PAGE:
As private equity seeks to manage risk while hunting for new investment opportunities, a new report indicates that the U.S. might stand out as an important haven. But if so, it won’t be without significant competition for the best deals.
Bain Insights writes in Forbes that “in striking contrast to trends elsewhere, macroeconomic signals are flashing green across North America. After years of sluggish recovery since the 2008 recession, U.S. job growth rebounded strongly in 2014. Consumer confidence and capital spending are turning up. Unemployment and government budget deficits shrank and the U.S. dollar is trading near its highs against other major currencies.”
Bain cites four growth sources it labels as “durable.” These include:
- “The rebound of the U.S. consumer, particularly middle-income households that benefited from the Fed’s low interest rate policies, which helped reinflate housing prices, the principal source of middle-class wealth.”
- “Demographics, specifically the coming of age of the vast population of younger adults born after 1980, who are entering their prime household- and family-formation years.”
- “Juice provided by the energy sector.”
- “The emerging advances in robotics, nanotechnology, genomics, artificial intelligence and ubiquitous connectivity, which are just hitting the new product lines of big corporations and the radar screens of venture capitalists.”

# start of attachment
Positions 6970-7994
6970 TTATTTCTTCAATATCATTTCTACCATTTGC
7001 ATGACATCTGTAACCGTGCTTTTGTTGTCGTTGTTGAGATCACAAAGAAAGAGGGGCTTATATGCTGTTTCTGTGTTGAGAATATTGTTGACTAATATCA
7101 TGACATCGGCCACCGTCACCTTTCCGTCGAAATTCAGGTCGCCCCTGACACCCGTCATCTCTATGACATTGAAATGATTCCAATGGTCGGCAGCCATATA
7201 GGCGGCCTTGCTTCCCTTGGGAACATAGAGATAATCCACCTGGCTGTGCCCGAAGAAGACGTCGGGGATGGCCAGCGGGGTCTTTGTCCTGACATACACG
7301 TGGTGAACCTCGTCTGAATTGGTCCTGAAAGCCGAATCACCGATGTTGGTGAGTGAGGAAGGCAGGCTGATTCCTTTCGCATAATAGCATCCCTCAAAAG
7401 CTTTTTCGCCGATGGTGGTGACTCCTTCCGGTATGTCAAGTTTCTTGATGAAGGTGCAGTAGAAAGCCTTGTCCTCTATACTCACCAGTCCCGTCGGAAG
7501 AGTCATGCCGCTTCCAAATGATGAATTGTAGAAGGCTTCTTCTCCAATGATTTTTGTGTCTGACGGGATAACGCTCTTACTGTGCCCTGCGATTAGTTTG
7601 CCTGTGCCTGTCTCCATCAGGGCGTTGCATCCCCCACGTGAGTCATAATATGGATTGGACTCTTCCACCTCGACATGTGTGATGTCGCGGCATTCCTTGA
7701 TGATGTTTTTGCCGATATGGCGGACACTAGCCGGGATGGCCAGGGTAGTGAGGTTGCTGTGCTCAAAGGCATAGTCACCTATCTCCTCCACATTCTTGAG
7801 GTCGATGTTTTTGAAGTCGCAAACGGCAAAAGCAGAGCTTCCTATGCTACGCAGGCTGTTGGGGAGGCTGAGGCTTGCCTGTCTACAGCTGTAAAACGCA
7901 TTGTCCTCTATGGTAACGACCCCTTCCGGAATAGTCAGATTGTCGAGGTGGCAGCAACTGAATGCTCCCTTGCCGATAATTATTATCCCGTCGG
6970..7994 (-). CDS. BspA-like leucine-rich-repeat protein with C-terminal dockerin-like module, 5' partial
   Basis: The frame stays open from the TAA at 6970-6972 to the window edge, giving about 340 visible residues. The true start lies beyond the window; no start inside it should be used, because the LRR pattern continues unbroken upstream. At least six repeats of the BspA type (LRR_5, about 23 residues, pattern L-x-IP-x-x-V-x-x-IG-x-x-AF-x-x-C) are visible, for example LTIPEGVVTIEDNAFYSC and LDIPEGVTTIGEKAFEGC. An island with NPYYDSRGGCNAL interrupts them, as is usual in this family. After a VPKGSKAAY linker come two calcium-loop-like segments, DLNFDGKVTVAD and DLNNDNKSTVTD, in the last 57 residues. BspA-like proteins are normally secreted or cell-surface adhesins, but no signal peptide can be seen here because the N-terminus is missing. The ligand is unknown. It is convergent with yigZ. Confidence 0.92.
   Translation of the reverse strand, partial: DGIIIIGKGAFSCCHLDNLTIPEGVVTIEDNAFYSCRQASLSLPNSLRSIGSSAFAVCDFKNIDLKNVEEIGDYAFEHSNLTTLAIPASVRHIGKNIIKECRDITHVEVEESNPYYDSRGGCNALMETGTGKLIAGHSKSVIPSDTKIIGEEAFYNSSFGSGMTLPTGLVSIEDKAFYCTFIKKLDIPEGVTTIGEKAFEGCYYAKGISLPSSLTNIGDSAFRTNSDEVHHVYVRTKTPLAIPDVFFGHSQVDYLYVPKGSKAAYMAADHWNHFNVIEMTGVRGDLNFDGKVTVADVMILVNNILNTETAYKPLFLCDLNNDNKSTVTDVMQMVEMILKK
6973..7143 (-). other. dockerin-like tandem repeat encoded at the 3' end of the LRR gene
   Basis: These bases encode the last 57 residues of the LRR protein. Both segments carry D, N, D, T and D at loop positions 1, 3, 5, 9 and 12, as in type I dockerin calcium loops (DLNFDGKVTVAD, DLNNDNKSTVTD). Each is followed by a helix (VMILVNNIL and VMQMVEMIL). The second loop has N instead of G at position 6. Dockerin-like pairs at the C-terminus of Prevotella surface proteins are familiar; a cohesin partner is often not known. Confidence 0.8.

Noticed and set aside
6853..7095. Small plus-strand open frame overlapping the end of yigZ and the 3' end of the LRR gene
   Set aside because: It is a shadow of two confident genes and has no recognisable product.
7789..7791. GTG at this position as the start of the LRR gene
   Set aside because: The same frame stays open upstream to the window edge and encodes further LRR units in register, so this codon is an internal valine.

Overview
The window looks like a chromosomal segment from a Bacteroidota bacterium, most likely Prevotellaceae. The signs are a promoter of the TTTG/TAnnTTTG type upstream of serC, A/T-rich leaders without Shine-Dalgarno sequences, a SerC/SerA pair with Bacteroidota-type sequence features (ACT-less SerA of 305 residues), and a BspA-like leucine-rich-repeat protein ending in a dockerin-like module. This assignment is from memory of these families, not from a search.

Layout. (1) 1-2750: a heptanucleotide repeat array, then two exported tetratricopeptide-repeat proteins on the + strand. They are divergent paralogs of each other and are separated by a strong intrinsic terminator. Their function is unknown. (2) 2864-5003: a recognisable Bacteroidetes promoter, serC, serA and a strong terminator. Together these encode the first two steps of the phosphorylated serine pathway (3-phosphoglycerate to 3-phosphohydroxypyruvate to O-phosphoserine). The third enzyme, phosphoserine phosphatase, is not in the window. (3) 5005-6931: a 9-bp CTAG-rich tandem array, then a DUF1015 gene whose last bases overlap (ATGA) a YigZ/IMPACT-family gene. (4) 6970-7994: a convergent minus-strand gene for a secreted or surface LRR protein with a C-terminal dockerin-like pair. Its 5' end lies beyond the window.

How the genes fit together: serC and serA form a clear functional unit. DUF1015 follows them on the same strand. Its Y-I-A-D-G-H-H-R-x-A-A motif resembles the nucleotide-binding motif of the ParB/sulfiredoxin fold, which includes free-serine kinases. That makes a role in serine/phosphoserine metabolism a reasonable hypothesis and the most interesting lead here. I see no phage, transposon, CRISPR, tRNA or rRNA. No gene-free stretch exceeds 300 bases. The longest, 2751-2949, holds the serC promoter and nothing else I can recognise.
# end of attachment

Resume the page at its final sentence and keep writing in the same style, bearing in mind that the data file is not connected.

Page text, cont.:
This positive view of the U.S. role comes amid a recent Wall Street Journal headline: “PE Executives Disappointed in Returns Despite Robust Exit Environment.” That piece reported that “private equity firms have described the current exit environment as “biblical,” but that doesn’t mean the returns are heavenly. In Deloitte LLP’s Mergers and Acquisitions Trends Report 2015, 96% of the 408 U.S. private equity executives polled said the exits they made fell short of targeted returns. The survey included a total of 2,500 corporate and private equity executives.”
As for a traditional overseas growth engine, Business News Asia reports that “China’s Private Equity Market is Set For Slower Growth This Year.”
In a separate Forbes post, Bain also outlines the importance of so-called “Shadow Capital” and its increasing role in private equity. Under consideration: How shadow capital will affect the “evolving relationship between general partners (GPs) and limited partners (LPs) in the future.”
“Shadow capital’s allure lies in the myriad ways it serves the long-term interests of LPs and GPs alike. For LPs, investing outside of the conventional PE fund structure improves their prospects for boosting returns at lower costs. Investing shadow capital also gives LPs greater control over where they put their money to work. By investing actively alongside GPs, LPs are able to develop their own internal capabilities, gain experience in direct investment disciplines and acquire valuable knowledge about industries to which they may not otherwise have access. With all of these positives to recommend it, it is little surprise that LPs expect shadow capital will play an increasingly prominent role in their future investment plans.”
The Forbes posts are part of Bain’s Global Private Equity Report 2015.